• 9th grade teachers with common planning time
  • Transition classes for English and mathematics using a block schedule structure
  • Career and technical education courses in 9th grade using a block schedule structure
(Christie and Zinth).


  • Student-Teacher Relationships
  • Students share what they think student-teacher relationships should look like and why it is important for both teachers and students to build these relationships, as well as how such relationships ease the process of transitioning.


  • "I Wish My Teacher Knew..."
  • Here is a quick but powerful activity third grade teacher, Kyle Schwartz, created that you can conduct in your own classroom that will give you information about your students' lives that they might otherwise try to play down or cover up in class. Another similar phrase that has produced useful insight from students is, "I hope that" or "One day...", and responses to these phrases can be combined to create encouraging and inspirational class poems. This activity can help with the academic transition by opening up the platform for students to share with teachers what they need to know about their individual learning processes, their personal interests, and their unique family and social environments, as well as any other needs so that teachers may accommodate them accordingly at the beginning of the year, decreasing the students' chances of falling behind in school performance while they are still learning to navigate their way through a new phase of schooling.


  • Teacher Miscommunication
    • One issue with transitioning to a new academic atmosphere is that a middle school teacher will give an excuse to students that “this is the way it will be in high school, so I’m helping you prepare for the heavy workload”, yet when students get to high school, it isn’t as the middle school teacher claimed. A middle school teacher might claim that high school teachers will be assigning 30-50 math problems a night, but in reality the high school teachers only assign 10 problems or so because they believe once students get it down, there’s no sense in repeating the same process 50 times. There are also high school math teachers who say that students won’t be allowed to use calculators in college classes, so they refuse to let students use them in their class.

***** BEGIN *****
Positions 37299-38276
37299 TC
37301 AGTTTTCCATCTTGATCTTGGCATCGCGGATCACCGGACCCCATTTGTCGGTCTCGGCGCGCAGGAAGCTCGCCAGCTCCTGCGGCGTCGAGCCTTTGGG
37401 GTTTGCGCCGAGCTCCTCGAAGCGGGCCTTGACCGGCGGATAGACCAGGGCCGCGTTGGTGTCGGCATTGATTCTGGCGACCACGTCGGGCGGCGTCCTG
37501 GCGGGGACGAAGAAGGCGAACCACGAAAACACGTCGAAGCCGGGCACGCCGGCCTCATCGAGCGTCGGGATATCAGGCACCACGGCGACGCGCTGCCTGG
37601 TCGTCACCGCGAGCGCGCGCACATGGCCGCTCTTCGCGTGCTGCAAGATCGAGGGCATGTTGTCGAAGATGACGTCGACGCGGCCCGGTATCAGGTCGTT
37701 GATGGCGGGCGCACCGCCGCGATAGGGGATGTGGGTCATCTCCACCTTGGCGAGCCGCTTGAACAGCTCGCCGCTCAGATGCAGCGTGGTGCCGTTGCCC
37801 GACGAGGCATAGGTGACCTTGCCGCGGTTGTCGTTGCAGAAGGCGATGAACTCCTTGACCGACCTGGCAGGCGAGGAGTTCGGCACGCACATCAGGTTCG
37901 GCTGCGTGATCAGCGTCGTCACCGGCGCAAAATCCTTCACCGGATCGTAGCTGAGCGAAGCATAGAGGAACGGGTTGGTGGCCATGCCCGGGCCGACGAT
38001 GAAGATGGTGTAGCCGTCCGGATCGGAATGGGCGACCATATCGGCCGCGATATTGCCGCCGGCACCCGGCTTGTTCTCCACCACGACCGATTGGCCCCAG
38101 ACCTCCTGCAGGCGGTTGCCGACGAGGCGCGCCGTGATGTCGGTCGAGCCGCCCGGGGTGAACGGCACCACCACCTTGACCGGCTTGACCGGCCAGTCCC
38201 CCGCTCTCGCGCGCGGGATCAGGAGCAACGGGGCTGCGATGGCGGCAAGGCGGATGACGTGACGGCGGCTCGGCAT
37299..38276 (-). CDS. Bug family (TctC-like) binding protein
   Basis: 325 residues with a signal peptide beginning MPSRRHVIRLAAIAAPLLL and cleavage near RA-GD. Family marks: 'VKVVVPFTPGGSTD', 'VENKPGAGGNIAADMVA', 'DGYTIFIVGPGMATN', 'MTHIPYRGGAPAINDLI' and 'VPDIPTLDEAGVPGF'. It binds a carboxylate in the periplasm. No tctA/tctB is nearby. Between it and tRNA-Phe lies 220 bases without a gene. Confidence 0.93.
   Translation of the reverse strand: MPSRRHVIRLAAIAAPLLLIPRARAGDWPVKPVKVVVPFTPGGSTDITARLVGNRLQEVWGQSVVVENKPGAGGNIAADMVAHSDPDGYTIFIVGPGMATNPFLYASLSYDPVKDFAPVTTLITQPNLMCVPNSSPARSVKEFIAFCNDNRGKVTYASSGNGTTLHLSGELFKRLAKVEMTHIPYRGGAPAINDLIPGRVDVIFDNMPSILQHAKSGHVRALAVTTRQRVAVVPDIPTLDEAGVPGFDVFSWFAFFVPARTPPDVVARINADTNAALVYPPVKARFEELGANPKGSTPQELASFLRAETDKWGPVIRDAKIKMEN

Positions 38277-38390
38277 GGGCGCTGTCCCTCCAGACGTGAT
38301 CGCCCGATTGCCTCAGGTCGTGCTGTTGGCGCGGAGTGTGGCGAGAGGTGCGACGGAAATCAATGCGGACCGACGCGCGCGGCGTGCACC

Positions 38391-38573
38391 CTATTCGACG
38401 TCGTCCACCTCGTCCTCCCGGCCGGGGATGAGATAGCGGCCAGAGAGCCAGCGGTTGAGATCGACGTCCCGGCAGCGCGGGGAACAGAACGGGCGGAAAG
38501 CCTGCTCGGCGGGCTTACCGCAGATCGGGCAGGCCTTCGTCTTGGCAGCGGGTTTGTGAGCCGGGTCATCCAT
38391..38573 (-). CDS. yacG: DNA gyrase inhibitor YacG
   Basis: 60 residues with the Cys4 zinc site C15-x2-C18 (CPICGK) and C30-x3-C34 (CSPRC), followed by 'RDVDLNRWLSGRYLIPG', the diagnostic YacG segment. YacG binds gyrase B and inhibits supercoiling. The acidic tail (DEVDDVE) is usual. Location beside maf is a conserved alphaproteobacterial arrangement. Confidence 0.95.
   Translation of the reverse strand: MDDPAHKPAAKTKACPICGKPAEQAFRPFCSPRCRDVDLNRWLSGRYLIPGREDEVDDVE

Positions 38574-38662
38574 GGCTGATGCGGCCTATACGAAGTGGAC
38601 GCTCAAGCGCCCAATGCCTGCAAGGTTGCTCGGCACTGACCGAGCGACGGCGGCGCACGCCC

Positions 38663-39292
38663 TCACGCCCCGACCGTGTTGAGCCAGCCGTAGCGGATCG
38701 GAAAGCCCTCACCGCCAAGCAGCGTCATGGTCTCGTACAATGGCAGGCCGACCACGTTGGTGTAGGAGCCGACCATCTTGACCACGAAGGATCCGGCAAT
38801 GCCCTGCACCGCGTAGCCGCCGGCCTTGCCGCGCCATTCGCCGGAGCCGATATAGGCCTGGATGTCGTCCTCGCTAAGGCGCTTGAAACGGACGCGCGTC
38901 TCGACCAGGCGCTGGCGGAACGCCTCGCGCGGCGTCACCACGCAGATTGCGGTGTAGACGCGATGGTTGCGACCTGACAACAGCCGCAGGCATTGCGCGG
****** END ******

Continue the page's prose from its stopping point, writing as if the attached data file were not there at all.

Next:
• Teachers should not rely on their own experiences as high school or college students, and should communicate and collaborate with upper and lower grade teachers to see how they can best prepare their students for not only the high school and college level courses, but ultimately for what actually goes on in the real world.


Resources for Teachers & Parents
  • Christie, Kathy, and Kyle Zinth. "Ensuring Successful Student Transitions from the Middle
Grades to High School." All About Adolescent Literacy., 2008. Web. 9
  • Foley, Dave. "5 Tips for Better Relationships With Your Students." NEA. National
Education Association, 2015. Web. 23 Nov. 2015.
  • Mizelle, Nancy B. "Helping Middle School Students Make the Transition into High School.
ERIC Digest." Helping Middle School Students Make the Transition into High
School. ERIC Digest. Web. 23 Nov. 2015.







This contribution to the Performance Pyramid- Best Practices is created by Jordan Carruthers in November, 2015.